• It was also featured in a well-received book by Salem author Margaret Press, titled, A Scream on the Water: A True Story of Murder in Salem. Interestingly, Press is now a genealogist and cofounder of the DNA Doe Project.
  • It was excluded from the FilmRise release of the Robert Stack episodes.

Results: Solved. By the time the afternoon headlines broke regarding the discovery of Martha's body, Tom Maimoni was on the run. An arrest warrant was issued for him. Once again, Captain Murphy called Laurie. During this vision, she saw Maimoni looking in a mirror and shaving off his mustache. She said he was frantic and unsure where to go next. He first thought of going south or west. However, he changed his mind and decided to go north to Canada. Laurie offered to conjure up a spell to derail Maimoni’s plans. She used a straw doll and named it “Tom Maimoni”. She wrapped it with white cord. She then went into “alpha” and projected that he do something stupid to be caught.
Three days later, on July 20, a policeman in the town of Waite in northern Maine, near the Canadian border and well north of Salem, answered a call from vigilant locals. They had spotted an unfamiliar car outside a cabin that was supposed to be vacant. The officer discovered signs of forced entry. The intruder, found sleeping on the couch, was none other than Maimoni. Just as Laurie predicted, he had shaved off his mustache and was making a run for Canada. Instead, he ended up in a Massachusetts courtroom.
Captain Murphy notes that it is hard to tell whether Laurie’s spell actually worked. However, he points out that Maimoni did do some “stupid things”: he broke into a cabin in an area where people notice whether or not something is out of the ordinary, and he stayed there. After his arrest, Maimoni said, "I killed a woman in Massachusetts." However, at his trial in 1993, he proclaimed his innocence.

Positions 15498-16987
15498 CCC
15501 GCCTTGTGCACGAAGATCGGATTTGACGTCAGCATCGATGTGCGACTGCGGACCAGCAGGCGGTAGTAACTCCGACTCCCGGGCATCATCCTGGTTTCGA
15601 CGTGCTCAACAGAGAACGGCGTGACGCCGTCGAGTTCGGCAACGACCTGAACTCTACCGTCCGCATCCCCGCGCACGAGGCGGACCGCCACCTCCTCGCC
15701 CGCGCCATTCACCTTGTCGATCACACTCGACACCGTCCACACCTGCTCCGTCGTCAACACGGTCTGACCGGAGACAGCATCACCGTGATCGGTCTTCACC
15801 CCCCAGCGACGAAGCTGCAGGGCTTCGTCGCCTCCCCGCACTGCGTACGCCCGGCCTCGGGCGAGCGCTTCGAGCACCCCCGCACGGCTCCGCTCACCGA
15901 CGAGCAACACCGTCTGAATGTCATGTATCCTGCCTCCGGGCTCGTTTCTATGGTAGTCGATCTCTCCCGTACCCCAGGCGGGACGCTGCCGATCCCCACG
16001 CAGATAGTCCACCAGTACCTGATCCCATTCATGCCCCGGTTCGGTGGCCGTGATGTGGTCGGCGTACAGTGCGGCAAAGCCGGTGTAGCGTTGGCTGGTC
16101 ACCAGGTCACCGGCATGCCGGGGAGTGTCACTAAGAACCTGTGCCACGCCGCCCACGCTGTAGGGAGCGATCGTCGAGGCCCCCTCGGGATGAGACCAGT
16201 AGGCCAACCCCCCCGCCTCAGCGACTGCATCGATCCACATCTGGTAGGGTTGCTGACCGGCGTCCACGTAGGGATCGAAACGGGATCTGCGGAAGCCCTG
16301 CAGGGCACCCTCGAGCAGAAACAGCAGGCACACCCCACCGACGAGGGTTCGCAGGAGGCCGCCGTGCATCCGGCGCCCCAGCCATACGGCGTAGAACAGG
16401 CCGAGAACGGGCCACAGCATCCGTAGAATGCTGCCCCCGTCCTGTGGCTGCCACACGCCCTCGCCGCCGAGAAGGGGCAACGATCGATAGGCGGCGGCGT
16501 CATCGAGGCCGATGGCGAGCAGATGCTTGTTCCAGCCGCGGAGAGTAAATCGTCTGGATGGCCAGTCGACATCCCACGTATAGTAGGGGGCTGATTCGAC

Maimoni maintained his story that she was knocked overboard by a wave. He also claimed that he pulled her back on the boat and removed her clothes to prevent hypothermia. When he realized she was seriously injured, he "panicked", tied the anchor and weight to her body, and dumped her back overboard. He claimed the blows to her head came from the lobsterman who pulled up her body; however, the coroner showed that those injuries occurred prior to her death.
Prosecutors, however, claimed that Maimoni had tricked Martha into coming onboard. He reportedly told her that his wife had recently died of cancer (in fact, she was still alive). Martha told her sister that she "felt badly" for him. He had used the same ruse with other women in an attempt to get them to go sailing with him. Two of them went sailing with him the week prior to Martha's death. One woman testified that once they were away from shore, he stripped down and sailed naked. Another testified he grabbed her in a sexual manner while on board.
In the end, the jury did not believe Maimoni; they found him guilty of second-degree murder in Martha's death. He was sentenced to life in prison. Detective Prosniewski says that he is willing to listen to Laurie if she thinks she can help them. He, Captain Murphy, and other investigators believe she had a hand in bringing Maimoni to justice.
In 2006, Maimoni became eligible for parole. However, it was denied. It was also denied during 2011 and 2016 parole hearings. During the hearings, he claimed that there was a "conspiracy" to frame him and that several people, including Laurie, were involved. He continued to maintain that Martha's death was an accident. On October 18, 2017, he died in prison at the age of seventy-two.